Budget plan relies on B.P.C. money

By Julie Shapiro

Gov. David Paterson is pushing ahead with his plan to use $200 million in Battery Park City money to fill state budget gaps.

The deficit reduction plan, which the state Assembly and Senate passed Wednesday, would take the $200 million from a holding account of the authority’s excess revenue and transfer it to the state. The money in that account has always gone to the city in the past, where it was sometimes used for affordable housing.

Paterson’s grab for the money is not a done deal. Any use of the Battery Park City money requires the signoff of the city mayor and comptroller. Mayor Mike Bloomberg and Comptroller Bill Thompson have both said in the past that they want to see the money go toward affordable housing, though they could be open to a compromise.

State Sen. Daniel Squadron hopes the governor, mayor and comptroller will commit some money to affordable housing now and agree that all B.P.C. money will go toward affordable housing in the future.

“I haven’t heard the governor say he has a problem with a long-term commitment,” Squadron said this week before the D.R.P. passed. However, Squadron had hoped the agreement would come before Wednesday’s Senate vote, and it did not.

“I will continue to fight to ensure that any deficit reductions using Battery Park City surplus funds protect Battery Park City and fund affordable housing, immediately and in the future,” Squadron said in a statement after the vote. He ended up voting for the deficit reduction plan because he said the governor could have authorized the B.P.C. provision without the Legislature.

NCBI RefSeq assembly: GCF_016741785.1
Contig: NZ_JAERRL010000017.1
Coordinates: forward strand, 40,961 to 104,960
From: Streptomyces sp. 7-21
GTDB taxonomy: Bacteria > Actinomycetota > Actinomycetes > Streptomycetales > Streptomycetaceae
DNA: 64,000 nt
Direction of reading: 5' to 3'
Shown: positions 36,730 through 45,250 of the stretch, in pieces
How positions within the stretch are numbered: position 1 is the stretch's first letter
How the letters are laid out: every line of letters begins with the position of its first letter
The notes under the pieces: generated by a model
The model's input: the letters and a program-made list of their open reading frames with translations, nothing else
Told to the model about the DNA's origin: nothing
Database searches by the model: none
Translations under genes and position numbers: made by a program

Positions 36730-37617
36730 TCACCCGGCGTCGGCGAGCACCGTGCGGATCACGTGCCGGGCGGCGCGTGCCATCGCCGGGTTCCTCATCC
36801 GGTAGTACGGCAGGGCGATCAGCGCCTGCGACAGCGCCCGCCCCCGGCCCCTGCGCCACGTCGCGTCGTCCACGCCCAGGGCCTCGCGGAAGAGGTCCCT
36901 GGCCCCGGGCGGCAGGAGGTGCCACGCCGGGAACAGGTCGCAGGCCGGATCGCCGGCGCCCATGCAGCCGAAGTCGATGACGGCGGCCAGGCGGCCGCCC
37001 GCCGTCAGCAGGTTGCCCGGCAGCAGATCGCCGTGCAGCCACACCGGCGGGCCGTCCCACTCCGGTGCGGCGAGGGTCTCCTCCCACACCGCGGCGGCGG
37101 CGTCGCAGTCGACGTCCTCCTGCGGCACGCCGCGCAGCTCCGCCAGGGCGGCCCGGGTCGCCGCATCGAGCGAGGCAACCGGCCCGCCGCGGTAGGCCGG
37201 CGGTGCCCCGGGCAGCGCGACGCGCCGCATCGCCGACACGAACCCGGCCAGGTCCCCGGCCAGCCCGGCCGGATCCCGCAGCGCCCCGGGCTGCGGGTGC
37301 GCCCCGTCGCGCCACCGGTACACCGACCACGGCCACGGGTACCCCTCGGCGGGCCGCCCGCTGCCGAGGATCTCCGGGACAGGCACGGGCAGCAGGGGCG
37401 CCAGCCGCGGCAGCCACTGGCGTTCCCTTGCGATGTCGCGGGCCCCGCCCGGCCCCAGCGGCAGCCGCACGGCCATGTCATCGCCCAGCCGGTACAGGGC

One possible compromise on the B.P.C. money that was floated last week would be for the state to get $200 million, the city to get $200 million and the B.P.C. Authority to borrow an additional $100 million for affordable housing, Squadron said. This plan, which is similar to one State Sen. Liz Krueger proposed earlier this fall, would only be acceptable to Krueger and Squadron if there were an ironclad commitment that all B.P.C. money in the future would be used for affordable housing.

The mayor’s office said this week that no agreement had been reached. Thompson and Comptroller-elect John Liu did not return calls for comment this week.

Asked about a compromise earlier this week, Krueger said it was hard for her to know what to comment on.

“If I sound a little irritated, I am,” Krueger said, “because the governor’s proposals change several times a day.”

Matt Anderson, spokesperson for the governor, confirmed that the governor had offered to put $100 million of authority money toward affordable housing as part of a proposed deal, but he did not say anything about a long-term affordable housing plan.

Benjamin Dulchin, with the Association for Neighborhood and Housing Development, said now is the time to press the mayor and comptroller on the affordable housing money.

“What’s in the deficit reduction plan is not necessarily bad as long as the comptroller and mayor are firmly committed to the Battery Park City money…going to affordable housing [now and in the future],” Dulchin said. “The ball is now in the city’s court.”

Community Board 1’s B.P.C. Committee weighed in on the debate with a strongly worded resolution opposing the state’s use of the money on Tuesday. The funds under discussion come from the ground rents paid by property owners in Battery Park City.

Linda Belfer, chairperson of the B.P.C. Committee, said she had always disliked the idea of the B.P.C. revenue leaving the neighborhood and going toward affordable housing in other parts of the city — but she said it was even worse for the money to go all over the state.

“Even if it was $2.50, I don’t think it should come out of Battery Park City revenues,” Belfer said.